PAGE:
Astros History

How Do the 2022 Astros Compare to the Best Seasons in Team History?

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The Houston Astros are on a roll, but that isn’t news to many people; they’ve been on one for most of 2022. They already have a 13.5-game lead on their division, which is nearly unheard of before the All-Star break, and their record through 81 games is an impressive 53-28. They just completed an 8-game win streak and are an MLB-best 15-5 in their past 20 games. With all of this in mind, as the team just crossed the halfway mark of the season tonight, many are beginning to think: does this team have what it takes to be the best in Astros franchise history?

Since coming into the league in 1962, the club has won the world series once and the AL pennant 4 times. In my opinion, however, one of those pennant-winning teams does not deserve to be in consideration for the best Astros team of all-time. The 2005 Astros may have made it all the way to the World Series, but they only won 89 games and didn’t fully turn it on until the playoffs. They were also clearly inferior during the regular season in comparison to teams such as the 1998 and 2018 Astros, who weren’t as successful in October.

Keeping the scope of the entire season in mind, and not just the way it ended, the Astros have five clear candidates to be considered the best teams in franchise history. They are, in my opinion (chronological order): the 1998 team that lost the NLDS at 102-60, the 2017 team that won the World Series at 101-61, the 2018 team that lost in the ALCS at 103-59, the 2019 team that lost in the World Series at 107-55, and the 2021 team that lost the World Series at 95-67. For any fans of other teams that may be reading this, especially of a certain team in New York, your grievances with the 2017 team are duly noted, but they won the World Series so they have to be put into consideration by default, asterisk or not.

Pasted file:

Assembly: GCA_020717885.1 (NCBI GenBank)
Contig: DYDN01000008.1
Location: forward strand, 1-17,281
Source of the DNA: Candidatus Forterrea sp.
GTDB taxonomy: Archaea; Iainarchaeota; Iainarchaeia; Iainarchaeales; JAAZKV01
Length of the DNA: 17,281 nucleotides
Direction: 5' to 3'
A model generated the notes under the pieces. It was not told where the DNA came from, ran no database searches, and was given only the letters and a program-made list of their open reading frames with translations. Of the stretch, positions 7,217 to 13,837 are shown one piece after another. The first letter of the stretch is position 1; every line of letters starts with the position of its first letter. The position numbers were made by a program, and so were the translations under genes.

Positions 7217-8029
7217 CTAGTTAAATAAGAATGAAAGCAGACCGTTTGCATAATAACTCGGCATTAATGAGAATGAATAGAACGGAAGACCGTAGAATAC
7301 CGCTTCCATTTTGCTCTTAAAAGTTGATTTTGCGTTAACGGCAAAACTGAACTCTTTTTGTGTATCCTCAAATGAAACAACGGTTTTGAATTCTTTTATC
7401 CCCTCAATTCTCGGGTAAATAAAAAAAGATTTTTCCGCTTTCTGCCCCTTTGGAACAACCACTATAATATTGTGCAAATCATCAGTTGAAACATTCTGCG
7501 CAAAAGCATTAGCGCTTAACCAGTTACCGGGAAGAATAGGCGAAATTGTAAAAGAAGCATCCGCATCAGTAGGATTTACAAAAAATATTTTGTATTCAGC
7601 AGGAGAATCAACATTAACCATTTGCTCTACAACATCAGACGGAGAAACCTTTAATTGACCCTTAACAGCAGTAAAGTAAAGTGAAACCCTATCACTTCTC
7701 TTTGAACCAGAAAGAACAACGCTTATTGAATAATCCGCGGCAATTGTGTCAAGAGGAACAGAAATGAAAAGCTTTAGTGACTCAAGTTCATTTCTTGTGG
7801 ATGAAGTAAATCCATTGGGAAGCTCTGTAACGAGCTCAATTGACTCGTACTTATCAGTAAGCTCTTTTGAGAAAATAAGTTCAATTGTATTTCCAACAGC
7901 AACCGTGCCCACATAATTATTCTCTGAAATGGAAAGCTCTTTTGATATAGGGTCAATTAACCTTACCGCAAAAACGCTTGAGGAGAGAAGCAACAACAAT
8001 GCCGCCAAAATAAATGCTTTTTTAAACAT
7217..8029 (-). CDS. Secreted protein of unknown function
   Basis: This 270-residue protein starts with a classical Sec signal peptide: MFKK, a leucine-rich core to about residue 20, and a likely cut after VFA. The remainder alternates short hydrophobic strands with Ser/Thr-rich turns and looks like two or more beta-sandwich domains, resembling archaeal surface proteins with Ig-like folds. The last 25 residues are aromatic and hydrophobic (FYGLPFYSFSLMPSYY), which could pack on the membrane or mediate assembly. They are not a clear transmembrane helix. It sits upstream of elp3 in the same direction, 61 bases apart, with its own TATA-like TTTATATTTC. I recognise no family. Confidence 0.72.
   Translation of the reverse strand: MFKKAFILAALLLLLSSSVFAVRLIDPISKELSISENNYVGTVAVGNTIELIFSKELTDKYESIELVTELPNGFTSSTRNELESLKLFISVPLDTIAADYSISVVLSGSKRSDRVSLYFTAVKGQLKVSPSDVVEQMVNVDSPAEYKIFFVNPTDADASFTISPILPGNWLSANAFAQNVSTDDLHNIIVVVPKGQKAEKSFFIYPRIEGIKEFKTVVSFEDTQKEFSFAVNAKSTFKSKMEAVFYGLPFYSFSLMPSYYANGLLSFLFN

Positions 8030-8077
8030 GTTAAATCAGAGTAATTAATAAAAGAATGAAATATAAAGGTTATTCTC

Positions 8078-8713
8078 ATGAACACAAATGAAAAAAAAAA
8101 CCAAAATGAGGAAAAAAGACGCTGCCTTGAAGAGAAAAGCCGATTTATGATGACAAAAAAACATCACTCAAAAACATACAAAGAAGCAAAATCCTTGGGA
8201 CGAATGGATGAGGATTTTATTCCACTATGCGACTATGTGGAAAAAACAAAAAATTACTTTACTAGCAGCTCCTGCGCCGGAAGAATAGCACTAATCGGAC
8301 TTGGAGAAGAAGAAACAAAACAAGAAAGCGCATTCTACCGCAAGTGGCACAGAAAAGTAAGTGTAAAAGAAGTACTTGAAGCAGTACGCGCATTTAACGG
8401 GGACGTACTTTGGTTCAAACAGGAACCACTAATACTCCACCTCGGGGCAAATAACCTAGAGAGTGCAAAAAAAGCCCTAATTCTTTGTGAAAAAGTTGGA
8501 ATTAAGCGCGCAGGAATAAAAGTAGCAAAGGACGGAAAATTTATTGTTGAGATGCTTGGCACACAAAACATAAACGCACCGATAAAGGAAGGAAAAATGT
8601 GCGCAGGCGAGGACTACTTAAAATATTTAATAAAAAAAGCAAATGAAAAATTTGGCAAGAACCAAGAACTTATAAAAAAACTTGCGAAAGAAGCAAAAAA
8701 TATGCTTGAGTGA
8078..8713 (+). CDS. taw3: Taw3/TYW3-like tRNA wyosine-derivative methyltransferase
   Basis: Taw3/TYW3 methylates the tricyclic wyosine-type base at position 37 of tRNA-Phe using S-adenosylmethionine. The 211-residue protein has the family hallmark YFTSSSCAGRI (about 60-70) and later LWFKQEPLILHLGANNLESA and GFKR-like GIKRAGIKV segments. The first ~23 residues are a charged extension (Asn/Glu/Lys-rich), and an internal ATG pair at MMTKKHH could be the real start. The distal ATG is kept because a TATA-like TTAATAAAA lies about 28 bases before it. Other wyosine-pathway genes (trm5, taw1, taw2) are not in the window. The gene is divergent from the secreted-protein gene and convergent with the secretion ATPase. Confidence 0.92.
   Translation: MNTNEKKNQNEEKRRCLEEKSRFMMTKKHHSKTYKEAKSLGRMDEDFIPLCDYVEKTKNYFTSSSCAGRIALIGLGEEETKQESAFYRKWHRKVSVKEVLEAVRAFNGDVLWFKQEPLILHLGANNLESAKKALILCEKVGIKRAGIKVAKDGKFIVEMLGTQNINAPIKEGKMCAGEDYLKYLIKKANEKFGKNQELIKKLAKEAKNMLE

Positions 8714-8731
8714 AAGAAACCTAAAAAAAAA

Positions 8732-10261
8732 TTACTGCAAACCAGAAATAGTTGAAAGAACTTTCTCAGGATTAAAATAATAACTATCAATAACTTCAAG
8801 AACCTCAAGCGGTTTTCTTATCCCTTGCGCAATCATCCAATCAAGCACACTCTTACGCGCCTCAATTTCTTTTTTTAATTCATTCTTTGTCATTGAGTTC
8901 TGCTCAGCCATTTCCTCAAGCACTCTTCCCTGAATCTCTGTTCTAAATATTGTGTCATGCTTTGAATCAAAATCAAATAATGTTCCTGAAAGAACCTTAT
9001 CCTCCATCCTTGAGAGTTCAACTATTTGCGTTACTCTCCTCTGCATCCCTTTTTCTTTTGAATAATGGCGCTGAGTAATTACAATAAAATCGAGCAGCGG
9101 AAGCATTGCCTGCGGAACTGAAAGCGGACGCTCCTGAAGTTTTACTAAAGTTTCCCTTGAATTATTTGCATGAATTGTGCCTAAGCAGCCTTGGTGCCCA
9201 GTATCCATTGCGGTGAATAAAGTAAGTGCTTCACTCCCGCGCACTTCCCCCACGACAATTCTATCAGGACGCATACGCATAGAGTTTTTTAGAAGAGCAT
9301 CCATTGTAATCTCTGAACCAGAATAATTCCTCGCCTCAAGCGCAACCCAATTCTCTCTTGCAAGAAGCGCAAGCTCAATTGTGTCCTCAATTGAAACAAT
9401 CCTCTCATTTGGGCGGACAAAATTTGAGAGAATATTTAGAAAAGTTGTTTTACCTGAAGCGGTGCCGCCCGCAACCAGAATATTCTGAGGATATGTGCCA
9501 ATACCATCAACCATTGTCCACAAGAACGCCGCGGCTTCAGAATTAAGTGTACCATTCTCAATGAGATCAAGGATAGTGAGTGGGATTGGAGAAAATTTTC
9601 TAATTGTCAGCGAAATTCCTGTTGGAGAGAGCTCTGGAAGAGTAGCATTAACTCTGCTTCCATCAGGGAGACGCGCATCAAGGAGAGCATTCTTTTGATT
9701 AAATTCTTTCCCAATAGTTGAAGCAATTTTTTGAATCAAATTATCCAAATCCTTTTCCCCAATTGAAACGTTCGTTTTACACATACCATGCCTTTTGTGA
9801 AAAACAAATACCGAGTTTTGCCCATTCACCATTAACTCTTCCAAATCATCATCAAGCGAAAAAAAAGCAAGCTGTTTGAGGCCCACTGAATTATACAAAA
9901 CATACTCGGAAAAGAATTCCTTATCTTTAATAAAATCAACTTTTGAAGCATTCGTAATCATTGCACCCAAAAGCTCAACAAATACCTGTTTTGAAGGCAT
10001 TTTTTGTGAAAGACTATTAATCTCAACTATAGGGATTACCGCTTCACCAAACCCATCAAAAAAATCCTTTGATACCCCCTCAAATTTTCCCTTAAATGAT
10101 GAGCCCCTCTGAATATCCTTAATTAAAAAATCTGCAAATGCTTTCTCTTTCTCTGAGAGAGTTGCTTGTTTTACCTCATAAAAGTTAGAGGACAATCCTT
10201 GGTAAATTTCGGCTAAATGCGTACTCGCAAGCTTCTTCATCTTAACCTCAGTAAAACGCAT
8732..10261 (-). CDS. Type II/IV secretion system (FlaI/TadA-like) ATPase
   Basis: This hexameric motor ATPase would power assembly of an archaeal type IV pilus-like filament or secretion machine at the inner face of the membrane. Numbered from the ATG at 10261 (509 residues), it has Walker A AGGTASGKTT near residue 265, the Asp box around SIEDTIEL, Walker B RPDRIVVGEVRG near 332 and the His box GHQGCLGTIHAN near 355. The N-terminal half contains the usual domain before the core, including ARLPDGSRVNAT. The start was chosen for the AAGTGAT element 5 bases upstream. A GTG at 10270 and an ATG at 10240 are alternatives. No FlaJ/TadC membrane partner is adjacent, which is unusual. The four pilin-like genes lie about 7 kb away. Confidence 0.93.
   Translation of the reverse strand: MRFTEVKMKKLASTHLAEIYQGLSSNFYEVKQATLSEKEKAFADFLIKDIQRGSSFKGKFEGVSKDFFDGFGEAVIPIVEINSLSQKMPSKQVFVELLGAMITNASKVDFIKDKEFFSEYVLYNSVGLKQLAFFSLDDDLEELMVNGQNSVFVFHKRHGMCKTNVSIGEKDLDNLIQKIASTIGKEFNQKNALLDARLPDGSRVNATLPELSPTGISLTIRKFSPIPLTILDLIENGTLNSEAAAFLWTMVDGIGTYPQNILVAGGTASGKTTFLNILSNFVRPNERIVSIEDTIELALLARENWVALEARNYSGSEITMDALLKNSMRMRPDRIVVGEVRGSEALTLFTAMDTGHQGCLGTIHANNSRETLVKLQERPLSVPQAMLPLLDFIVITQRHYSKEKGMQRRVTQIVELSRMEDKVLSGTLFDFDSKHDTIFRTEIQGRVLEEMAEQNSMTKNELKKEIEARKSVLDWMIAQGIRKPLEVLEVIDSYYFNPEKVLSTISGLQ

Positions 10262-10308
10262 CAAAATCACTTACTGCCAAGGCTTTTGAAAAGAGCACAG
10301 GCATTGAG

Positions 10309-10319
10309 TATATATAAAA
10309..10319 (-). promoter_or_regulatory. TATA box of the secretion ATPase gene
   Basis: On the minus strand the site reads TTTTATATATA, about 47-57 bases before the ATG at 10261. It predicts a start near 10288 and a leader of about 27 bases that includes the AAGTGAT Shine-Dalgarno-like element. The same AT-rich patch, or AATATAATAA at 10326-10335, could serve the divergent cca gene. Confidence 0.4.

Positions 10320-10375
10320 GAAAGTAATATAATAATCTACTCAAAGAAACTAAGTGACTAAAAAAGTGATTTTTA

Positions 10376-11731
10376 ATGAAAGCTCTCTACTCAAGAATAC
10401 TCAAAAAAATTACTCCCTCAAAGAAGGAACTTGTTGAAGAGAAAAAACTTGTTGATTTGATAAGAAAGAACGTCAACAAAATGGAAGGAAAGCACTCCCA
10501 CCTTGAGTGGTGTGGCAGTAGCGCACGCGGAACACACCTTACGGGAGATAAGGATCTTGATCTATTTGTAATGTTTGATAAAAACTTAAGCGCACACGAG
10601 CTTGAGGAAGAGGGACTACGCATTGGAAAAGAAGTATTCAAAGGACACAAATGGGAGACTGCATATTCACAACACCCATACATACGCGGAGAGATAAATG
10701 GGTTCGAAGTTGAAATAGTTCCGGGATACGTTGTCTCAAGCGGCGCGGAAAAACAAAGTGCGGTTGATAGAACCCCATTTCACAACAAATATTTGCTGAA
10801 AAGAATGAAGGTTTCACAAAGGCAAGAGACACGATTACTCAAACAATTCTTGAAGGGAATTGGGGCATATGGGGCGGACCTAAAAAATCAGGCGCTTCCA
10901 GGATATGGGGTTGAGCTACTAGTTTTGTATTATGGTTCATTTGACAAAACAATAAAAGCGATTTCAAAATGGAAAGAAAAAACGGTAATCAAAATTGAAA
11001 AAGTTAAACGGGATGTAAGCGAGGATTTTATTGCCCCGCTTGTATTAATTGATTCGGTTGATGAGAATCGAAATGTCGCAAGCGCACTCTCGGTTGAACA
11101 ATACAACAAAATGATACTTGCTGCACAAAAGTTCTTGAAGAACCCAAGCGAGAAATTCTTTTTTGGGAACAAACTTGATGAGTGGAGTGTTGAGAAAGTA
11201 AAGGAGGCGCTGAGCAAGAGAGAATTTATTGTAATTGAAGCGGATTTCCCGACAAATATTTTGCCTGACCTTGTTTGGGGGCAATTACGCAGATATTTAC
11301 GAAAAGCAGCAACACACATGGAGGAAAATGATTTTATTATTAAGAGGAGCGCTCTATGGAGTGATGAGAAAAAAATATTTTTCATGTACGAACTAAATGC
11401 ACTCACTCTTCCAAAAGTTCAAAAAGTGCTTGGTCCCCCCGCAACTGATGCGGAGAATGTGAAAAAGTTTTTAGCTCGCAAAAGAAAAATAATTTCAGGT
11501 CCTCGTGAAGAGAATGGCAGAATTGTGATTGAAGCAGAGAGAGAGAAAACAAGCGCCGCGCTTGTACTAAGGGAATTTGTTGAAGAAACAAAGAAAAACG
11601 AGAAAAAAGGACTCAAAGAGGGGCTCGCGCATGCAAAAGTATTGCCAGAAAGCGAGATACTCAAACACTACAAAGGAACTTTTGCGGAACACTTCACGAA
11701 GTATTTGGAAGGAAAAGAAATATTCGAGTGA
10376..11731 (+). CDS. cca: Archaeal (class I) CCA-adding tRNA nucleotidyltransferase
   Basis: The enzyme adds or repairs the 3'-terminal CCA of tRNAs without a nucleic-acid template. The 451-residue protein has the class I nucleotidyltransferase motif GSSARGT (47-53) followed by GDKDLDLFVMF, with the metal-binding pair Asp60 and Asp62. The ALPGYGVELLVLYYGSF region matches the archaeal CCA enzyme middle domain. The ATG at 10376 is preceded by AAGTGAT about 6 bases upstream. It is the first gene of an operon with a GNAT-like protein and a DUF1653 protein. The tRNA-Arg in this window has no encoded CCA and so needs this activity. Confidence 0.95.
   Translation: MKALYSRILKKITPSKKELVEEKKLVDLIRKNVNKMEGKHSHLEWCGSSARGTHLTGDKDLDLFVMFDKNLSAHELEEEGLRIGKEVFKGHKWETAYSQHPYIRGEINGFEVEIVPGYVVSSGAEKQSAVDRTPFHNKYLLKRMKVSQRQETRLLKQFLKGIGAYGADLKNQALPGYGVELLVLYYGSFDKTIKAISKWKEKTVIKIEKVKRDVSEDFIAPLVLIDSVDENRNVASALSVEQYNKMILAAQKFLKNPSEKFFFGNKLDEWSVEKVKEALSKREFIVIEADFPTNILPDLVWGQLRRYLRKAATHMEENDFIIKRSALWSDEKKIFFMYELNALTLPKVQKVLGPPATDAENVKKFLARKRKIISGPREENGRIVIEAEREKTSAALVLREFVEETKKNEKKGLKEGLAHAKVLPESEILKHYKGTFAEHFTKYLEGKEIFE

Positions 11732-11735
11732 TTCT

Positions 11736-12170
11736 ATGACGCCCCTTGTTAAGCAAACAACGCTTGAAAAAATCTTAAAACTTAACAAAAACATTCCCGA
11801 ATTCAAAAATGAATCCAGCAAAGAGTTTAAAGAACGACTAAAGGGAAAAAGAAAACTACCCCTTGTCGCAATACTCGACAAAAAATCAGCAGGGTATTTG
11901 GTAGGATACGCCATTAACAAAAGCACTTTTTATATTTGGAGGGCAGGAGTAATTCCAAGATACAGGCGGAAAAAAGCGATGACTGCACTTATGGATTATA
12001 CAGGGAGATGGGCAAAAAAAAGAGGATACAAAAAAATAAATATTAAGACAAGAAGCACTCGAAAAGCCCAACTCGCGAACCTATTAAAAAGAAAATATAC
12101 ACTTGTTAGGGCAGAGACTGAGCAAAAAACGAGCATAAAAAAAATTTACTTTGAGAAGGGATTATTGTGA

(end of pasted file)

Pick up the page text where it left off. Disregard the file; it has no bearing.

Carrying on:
The earliest candidate on that list is the 1998 team, whose lineup was led by the three-headed monster of Craig Biggio, Jeff Bagwell, and Moises Alou. They also had plenty of positive momentum heading into the postseason on the heels of a trade to acquire hall-of-fame pitcher Randy Johnson, but they were dispatched by the underdog Padres in 4 games in the NLDS after the bats went silent against San Diego’s top-heavy rotation.

Everyone remembers what happened in 2017. A well-rounded team led by Altuve, Bregman, Correa, eventual World Series MVP George Springer, and others, brought home their first championship after beating the Dodgers on the road in a winner-take-all Game 7. The already-solid starting rotation, headlined by Charlie Morton and Dallas Keuchel, got better with a buzzer-beater trade that sent Justin Verlander to Houston. That same core got Gerrit Cole at the 2018 trade deadline and won 103 games, which was a franchise record at the time, but they were bested by the 108-win Red Sox in the ALCS, who would go on to become one of the best championship-winning teams in recent memory.